Fermat’s Theorem: The Texas Oil Heir Who Took Math’s Impossible Challenge

In September 1981, Mr. Vaughn funded the first major world conference on Fermat’s Riddle. It took place at Endicott Housean MIT meeting center near Boston housed in a French-style mansion on leafy grounds. Organizers were Dr. Goldfeld from Columbia, Dr. Edwards from NYU, Dr. Koblitz from the University of Washington, Nicholas Katz from Princeton University and two Harvard mathematicians: Barry Mazur and Dr. Wiles.

The conference attracted 76 participants, including 16 foreigners, and the mathematicians presented 25 research papers. It was a drastic change from the initial lack of interest. The participants included Dr. Coates, Dr. Wiles’ doctoral advisor; Dr. Iwasawa, the Princeton professor; and Atle Selberg, a mathematical giant who later won the Abel Prize.

In 1982, the procedure have been published as “Number theory related to Fermat’s last theorem”. It was part of a series“Progress in Mathematics”, of which Dr. Coates was co-editor.

In the book’s preface, Dr. Goldfeld credited Mr. Vaughn with the idea for the lecture and thanked him for supporting her and “pure mathematics in general”. Half a dozen chapters in the book, including one co-authored by Dr. Wiles, dealt with Iwasawa’s theory and elliptic curves.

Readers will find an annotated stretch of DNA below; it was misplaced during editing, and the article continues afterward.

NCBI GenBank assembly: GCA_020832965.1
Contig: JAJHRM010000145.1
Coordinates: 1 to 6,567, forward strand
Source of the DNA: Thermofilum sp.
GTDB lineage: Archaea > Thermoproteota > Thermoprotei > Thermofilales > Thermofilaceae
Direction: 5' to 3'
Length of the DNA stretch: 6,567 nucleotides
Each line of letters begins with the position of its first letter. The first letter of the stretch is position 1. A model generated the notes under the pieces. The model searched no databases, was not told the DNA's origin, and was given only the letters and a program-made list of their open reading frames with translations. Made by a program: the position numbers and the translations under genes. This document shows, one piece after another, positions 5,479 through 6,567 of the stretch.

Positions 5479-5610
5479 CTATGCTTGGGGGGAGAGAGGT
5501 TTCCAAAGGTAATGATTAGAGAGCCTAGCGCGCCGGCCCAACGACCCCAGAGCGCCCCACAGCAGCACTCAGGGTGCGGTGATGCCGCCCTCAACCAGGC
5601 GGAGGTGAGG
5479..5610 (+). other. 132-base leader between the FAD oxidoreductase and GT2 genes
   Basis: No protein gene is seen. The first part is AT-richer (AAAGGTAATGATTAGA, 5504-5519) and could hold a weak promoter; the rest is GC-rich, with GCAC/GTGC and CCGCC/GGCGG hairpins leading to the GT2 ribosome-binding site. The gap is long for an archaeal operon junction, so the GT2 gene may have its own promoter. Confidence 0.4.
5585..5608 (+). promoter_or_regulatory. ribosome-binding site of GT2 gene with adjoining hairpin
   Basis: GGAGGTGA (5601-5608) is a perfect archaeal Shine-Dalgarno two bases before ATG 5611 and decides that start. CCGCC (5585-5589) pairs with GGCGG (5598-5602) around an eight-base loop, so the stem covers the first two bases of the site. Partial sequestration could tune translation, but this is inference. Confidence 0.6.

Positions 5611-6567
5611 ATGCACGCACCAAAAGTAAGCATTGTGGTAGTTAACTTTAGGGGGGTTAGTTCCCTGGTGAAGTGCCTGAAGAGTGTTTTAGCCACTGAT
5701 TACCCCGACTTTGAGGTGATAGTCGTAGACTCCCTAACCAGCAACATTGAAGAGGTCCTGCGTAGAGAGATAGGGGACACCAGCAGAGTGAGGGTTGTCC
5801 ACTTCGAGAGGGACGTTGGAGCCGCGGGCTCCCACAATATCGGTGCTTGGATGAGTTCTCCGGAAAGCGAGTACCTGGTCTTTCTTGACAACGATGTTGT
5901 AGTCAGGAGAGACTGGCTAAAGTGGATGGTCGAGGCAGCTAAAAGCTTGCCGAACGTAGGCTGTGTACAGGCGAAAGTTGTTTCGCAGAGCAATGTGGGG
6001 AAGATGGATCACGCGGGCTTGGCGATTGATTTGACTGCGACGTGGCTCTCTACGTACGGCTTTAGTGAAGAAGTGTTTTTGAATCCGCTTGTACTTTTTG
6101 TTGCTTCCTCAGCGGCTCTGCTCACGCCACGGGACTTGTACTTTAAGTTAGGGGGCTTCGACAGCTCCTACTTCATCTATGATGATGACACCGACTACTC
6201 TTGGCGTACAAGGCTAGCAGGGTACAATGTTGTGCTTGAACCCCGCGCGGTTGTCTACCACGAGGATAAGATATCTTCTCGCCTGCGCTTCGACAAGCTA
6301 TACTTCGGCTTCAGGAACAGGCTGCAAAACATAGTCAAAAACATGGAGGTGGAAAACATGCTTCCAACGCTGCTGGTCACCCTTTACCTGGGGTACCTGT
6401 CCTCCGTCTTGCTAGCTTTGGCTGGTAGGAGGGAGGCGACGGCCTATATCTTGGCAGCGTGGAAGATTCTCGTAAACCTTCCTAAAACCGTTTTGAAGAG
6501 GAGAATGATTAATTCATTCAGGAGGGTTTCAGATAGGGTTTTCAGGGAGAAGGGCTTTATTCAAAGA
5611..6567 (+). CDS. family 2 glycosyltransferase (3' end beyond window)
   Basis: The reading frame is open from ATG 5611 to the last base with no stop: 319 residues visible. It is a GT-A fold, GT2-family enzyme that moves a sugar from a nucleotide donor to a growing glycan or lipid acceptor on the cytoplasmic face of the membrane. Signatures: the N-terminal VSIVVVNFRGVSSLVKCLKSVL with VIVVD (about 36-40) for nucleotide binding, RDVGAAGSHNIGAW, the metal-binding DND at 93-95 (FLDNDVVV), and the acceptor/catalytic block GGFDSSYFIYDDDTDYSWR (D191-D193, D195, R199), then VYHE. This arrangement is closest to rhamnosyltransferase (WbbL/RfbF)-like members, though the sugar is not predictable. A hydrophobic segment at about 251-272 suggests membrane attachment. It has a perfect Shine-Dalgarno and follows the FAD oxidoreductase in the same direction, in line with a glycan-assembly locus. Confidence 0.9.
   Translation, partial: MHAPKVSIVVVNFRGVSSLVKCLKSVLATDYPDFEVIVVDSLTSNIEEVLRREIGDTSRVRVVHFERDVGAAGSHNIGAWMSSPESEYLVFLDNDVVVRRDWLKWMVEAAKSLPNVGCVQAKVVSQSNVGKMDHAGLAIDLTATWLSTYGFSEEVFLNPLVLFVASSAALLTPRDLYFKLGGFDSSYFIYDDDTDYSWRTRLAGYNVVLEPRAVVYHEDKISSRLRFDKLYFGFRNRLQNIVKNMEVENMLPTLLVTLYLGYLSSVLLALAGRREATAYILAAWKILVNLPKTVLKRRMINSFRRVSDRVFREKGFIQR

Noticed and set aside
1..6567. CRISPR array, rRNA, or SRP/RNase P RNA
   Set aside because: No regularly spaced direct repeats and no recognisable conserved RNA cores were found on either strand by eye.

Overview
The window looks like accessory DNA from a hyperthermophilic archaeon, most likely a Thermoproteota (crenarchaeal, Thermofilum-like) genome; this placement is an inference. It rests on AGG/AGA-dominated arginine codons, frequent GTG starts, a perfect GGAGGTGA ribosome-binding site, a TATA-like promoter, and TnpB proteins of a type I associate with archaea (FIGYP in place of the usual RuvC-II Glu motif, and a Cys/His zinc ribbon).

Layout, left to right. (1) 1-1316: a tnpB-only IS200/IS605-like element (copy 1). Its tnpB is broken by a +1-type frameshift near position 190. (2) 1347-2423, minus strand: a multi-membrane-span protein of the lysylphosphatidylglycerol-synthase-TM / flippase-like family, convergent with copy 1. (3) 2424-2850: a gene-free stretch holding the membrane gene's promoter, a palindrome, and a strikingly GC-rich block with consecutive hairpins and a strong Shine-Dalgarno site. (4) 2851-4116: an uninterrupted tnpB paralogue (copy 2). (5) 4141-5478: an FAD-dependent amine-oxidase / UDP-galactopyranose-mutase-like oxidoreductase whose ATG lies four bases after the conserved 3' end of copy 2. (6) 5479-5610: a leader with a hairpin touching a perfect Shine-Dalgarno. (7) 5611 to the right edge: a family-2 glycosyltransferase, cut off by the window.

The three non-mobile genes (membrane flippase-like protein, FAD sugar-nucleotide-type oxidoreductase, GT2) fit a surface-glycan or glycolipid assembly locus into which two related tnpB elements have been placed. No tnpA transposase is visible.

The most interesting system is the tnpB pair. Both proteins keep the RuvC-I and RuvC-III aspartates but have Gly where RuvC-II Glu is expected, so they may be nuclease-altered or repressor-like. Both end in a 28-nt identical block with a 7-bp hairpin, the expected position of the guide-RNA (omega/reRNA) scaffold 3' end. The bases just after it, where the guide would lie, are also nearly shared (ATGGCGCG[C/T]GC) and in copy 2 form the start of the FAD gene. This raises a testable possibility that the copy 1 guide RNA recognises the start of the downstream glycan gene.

Some participants complained to Mr. Vaughn that direct attacks on Fermat’s question had been sidelined by the focus on the elliptic curve, Dr. Goldfeld recalled as Mr. Vaughn had said. But Mr. Vaughn, he added, “was right in the end” to have embraced the esoteric subspecialty.

Shortly after the Boston conference, Mr. Vaughn was aiming higher. As a “great benefactor”, he helped fund a 1986 gathering of International Congress of Mathematicians, the largest mathematics organization in the world. the week-long math festival took place in Berkeley, California.

On the sidelines, a discovery hinted at possible progress by Fermat. It happened over a cappuccino when Harvard’s Dr. Mazur met Ken Ribet, professor of mathematics at Berkeley. As Dr. Ribet described his most recent work on the Fermat question, Dr. Mazur, fresh from the Boston conference, gaped at him. “But don’t you see?” He askedaccording to “Fermat’s enigma», author Simon Singh’s account of his resolution. “You already did it !”

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